“Concerns over damage caused by FTTH,” said the headline. “Underground infrastructure is being compromised by the deployment of fibre-optic cables,” it explained.
“There appears to be no shortage of troubled households whose dreams of getting fibre to the home (FTTH) have been replaced with nightmares of power cuts and water outages due to damage to underground infrastructure when digging trenches to lay fibre-optic cables,” the article reported.
It quoted the chief strategy of the company installing the fibre saying: “These disruptions are an inevitable part of the process. So, perhaps getting fibre is not a decision that should be taken lightly, or quickly.”
The next quote was gob-smacking: “Residents need to practise meditation and patience because, irrespective of their circumstance, there are bound to be disruptions. No fibre provider should be telling residents that there aren’t going to be any disruptions or that there will be no incidents because it’s impossible to know.”
He explained that interruptions happen because companies sometimes hit a service while digging, which may not have been identified by the service provider when the fibre companies showed them where they had planned to dig.
“Sometimes they may be able to identify the location of their infrastructure but they have no idea what the depth is. Or perhaps because the contractors that built that infrastructure did not follow those specifications.”
Don’t panic, that report does not relate to the rollout of Australia’s National Broadband Network, or to fibre networks in North America. It comes from South Africa, a country that seems to lack any equivalent to Australia’s Dial Before you Dig, or the US' Call811 service.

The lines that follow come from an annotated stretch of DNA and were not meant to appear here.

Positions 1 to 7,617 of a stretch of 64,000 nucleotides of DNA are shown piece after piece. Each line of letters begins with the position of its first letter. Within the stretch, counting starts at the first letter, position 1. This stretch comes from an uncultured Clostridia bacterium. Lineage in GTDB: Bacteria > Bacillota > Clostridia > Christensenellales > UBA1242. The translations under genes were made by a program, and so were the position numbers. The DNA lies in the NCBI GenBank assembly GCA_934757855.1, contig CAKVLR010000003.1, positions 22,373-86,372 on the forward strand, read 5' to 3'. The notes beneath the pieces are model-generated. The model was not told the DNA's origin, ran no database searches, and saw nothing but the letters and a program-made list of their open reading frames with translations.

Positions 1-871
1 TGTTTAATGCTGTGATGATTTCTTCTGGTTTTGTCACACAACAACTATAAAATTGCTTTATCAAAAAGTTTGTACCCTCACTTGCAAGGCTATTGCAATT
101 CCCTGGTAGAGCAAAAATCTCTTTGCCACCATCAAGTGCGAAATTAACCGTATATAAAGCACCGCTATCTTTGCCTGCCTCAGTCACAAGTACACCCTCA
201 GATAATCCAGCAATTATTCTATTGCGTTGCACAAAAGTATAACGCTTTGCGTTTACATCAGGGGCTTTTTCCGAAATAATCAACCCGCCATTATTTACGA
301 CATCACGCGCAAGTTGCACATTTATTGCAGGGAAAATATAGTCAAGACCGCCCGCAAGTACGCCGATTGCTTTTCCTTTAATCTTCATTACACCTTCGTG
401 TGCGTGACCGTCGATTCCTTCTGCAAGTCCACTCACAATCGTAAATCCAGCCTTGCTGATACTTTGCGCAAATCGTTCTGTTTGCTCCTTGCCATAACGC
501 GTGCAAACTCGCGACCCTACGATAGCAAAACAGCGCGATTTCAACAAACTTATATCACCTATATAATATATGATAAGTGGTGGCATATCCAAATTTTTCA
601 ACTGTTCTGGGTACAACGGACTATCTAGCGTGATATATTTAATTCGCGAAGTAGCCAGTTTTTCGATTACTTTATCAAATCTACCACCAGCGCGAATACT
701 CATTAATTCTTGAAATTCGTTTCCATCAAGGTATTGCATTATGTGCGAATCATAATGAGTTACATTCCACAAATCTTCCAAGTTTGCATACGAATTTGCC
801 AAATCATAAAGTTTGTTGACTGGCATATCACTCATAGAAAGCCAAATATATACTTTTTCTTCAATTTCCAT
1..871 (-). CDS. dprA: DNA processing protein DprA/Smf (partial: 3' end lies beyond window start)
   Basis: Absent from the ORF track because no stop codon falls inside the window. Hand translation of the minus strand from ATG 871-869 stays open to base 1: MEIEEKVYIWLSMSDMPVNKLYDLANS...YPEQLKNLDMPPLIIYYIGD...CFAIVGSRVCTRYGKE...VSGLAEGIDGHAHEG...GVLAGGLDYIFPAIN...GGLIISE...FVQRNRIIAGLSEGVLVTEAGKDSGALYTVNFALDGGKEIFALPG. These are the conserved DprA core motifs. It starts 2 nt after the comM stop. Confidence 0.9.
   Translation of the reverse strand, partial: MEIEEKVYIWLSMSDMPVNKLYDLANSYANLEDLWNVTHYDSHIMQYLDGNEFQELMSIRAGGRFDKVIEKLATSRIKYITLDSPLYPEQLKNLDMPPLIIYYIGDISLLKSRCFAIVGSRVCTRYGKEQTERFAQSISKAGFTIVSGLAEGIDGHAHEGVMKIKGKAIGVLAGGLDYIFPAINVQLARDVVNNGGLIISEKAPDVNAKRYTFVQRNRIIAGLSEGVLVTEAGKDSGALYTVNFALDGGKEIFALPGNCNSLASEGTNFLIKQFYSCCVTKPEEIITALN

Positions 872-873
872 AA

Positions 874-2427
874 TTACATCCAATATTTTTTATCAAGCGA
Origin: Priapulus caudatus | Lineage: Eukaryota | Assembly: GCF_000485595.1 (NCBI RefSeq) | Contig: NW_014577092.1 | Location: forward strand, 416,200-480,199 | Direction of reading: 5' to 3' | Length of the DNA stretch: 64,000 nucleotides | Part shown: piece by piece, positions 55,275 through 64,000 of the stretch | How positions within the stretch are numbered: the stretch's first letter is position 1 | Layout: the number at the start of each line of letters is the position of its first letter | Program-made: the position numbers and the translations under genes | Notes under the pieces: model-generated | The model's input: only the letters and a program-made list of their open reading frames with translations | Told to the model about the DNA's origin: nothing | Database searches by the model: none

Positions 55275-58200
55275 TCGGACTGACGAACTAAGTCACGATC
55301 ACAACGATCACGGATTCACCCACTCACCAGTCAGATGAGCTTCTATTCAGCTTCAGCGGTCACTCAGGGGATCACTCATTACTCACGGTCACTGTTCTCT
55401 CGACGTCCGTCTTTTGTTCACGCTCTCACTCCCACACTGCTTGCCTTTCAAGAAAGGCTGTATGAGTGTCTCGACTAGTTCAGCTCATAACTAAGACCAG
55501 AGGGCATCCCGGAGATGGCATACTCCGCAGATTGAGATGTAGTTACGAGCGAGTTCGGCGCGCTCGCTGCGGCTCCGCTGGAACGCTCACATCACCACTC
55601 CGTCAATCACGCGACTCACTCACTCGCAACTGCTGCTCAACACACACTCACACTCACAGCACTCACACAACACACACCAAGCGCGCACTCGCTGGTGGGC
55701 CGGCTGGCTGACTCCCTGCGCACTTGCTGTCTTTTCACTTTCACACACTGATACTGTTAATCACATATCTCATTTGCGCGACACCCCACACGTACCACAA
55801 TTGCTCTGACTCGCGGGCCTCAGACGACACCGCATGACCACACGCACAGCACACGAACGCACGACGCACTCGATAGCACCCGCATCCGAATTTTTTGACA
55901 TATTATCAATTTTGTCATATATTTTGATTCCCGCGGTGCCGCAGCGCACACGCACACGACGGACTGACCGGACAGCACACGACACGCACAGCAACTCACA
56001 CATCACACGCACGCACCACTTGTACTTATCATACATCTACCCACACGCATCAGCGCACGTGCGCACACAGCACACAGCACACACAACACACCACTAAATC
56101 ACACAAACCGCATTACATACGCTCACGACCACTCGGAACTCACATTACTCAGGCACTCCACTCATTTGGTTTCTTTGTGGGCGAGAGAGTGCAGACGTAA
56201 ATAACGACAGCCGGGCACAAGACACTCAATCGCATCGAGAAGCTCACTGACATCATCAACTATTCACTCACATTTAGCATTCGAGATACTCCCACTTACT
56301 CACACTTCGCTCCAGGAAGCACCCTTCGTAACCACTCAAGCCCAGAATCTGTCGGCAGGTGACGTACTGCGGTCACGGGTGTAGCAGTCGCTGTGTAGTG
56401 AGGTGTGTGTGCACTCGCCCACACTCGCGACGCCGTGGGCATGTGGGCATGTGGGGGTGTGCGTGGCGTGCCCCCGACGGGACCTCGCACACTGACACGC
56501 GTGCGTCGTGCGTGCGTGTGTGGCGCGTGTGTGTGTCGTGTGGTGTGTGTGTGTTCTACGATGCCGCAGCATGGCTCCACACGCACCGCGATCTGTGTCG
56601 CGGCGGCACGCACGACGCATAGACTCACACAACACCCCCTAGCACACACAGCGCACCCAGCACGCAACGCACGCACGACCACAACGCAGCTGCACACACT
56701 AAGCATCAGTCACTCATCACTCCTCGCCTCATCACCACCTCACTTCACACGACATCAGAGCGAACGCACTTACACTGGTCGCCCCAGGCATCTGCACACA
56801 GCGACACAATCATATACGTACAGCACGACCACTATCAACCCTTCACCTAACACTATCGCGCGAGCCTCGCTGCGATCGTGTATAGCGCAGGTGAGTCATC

A South African delegate to the International No-Dig conference, held in Sydney in September 2013, reporting on the exhibition was particularly taken by the Dial Before You Dig stand.
“Dial Before You Dig is a free national referral service designed to prevent damage and disruption to pipe and cable networks in Australia,” he said. “Dial Before You Dig acts as a single point of contact to receive information about underground networks at any excavation site. There is no need to contact the utility organisations individually. The utility organisations send the information directly to the enquirer. The service is also designed to protect excavators - even a back yard renovator, an individual tradesman or a commercial excavator.”
What really surprised him was legislation designed to protect underground infrastructure: “In New South Wales it is even a criminal offence to dig without consulting Dial Before You Dig!” he said.
Beats meditation and patience any day!
Infrastructure protection news brought to you by PelicanCorp